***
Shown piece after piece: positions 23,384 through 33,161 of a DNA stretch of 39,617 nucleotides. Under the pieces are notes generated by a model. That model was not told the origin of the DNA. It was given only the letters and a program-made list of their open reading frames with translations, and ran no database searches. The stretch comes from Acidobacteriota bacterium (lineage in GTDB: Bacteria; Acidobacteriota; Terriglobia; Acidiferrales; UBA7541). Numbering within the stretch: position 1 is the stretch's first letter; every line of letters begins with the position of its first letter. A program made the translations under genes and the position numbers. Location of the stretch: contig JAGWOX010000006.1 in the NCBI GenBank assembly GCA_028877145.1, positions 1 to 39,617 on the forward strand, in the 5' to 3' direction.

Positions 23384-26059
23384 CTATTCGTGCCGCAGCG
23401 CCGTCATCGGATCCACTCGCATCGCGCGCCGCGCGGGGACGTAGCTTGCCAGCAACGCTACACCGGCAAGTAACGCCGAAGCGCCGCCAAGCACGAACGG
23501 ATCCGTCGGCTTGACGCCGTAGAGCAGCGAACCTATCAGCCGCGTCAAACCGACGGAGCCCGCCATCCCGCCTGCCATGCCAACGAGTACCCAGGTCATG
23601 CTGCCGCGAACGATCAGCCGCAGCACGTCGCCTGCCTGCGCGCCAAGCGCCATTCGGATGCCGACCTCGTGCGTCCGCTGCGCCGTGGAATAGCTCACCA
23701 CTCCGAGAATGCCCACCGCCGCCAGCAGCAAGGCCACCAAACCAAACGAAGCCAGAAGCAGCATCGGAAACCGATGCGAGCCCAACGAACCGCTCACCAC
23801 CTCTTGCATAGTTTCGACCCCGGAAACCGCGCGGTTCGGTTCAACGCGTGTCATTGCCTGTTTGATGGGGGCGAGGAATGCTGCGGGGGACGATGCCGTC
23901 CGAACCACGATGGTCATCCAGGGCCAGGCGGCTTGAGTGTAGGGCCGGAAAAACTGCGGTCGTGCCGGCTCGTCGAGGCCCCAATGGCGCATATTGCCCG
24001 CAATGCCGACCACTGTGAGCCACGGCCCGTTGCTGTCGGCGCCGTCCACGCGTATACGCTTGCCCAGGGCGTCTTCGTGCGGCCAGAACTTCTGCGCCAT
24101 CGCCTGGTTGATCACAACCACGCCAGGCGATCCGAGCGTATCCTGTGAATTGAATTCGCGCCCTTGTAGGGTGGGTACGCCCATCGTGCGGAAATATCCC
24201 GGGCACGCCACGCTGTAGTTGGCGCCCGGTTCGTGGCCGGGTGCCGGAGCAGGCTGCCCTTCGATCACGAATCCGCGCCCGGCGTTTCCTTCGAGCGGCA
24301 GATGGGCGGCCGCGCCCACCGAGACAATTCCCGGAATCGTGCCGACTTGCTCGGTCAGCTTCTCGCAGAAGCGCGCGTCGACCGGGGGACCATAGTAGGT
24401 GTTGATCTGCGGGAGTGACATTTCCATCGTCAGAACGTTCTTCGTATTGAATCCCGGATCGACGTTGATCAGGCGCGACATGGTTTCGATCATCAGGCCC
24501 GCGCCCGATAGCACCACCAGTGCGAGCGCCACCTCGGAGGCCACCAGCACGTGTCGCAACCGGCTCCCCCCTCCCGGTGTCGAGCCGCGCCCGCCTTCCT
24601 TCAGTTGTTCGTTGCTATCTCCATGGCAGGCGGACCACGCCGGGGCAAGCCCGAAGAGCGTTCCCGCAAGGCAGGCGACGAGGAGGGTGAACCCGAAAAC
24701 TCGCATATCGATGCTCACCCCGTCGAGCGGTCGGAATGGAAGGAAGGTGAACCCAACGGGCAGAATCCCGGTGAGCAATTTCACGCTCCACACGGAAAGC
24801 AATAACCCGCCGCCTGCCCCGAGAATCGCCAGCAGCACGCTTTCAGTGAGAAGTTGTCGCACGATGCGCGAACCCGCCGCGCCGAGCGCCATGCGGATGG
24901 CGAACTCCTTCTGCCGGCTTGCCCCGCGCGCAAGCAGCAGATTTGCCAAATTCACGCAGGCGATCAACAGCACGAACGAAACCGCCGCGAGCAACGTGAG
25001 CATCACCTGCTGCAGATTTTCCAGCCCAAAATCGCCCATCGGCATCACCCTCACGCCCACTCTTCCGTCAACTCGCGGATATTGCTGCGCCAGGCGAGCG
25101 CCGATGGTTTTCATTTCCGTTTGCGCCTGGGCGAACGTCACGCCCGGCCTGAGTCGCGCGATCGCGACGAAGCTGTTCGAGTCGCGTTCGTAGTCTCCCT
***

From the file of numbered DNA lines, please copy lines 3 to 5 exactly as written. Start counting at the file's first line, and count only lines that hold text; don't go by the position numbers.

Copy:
23384 CTATTCGTGCCGCAGCG
23401 CCGTCATCGGATCCACTCGCATCGCGCGCCGCGCGGGGACGTAGCTTGCCAGCAACGCTACACCGGCAAGTAACGCCGAAGCGCCGCCAAGCACGAACGG
23501 ATCCGTCGGCTTGACGCCGTAGAGCAGCGAACCTATCAGCCGCGTCAAACCGACGGAGCCCGCCATCCCGCCTGCCATGCCAACGAGTACCCAGGTCATG